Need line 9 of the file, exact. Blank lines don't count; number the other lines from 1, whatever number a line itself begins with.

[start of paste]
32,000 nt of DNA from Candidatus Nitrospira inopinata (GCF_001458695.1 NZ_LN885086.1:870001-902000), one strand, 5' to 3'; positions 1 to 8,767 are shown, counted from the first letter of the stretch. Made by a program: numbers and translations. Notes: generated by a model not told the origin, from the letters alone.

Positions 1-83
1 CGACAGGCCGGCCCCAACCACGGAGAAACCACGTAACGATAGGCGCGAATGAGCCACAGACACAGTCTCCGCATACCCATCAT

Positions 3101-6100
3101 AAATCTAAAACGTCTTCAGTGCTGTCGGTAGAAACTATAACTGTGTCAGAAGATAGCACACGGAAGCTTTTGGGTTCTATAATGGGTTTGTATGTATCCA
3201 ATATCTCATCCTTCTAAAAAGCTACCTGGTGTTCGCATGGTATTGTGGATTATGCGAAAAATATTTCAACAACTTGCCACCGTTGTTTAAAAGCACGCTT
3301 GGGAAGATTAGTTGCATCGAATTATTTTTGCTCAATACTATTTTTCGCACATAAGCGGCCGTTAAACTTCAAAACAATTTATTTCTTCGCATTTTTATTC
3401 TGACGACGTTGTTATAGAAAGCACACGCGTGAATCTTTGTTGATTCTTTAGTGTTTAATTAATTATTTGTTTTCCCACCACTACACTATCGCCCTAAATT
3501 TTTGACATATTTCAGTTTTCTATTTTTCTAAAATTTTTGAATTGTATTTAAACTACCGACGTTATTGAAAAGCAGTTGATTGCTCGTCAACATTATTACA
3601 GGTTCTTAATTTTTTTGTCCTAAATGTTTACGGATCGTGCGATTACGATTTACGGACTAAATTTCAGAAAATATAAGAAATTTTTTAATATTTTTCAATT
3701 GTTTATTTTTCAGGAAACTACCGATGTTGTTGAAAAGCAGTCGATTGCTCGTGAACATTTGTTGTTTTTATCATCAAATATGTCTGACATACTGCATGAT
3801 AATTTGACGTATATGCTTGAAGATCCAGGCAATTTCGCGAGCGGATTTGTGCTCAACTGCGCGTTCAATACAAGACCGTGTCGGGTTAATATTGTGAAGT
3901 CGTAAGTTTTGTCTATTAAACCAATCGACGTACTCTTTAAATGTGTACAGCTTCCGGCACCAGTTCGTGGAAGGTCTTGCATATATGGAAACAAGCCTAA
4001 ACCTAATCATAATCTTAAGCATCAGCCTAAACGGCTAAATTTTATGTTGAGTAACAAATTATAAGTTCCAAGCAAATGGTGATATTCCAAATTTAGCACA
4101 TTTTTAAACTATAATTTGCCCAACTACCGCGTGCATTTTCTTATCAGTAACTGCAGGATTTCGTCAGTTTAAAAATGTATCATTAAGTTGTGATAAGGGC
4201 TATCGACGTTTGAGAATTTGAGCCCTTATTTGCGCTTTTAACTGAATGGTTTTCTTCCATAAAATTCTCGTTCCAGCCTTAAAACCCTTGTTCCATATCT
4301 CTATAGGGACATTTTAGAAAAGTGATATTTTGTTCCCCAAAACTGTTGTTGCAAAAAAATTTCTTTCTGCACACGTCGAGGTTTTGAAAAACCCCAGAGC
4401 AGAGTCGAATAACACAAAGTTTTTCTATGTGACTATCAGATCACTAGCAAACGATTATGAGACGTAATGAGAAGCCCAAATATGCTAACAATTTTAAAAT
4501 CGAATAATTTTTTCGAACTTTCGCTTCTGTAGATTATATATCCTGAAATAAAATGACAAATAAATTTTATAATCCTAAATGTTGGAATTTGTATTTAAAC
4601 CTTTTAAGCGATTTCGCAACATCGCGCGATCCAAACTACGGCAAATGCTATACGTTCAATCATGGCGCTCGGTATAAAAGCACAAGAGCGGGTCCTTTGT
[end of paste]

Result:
3501 TTTGACATATTTCAGTTTTCTATTTTTCTAAAATTTTTGAATTGTATTTAAACTACCGACGTTATTGAAAAGCAGTTGATTGCTCGTCAACATTATTACA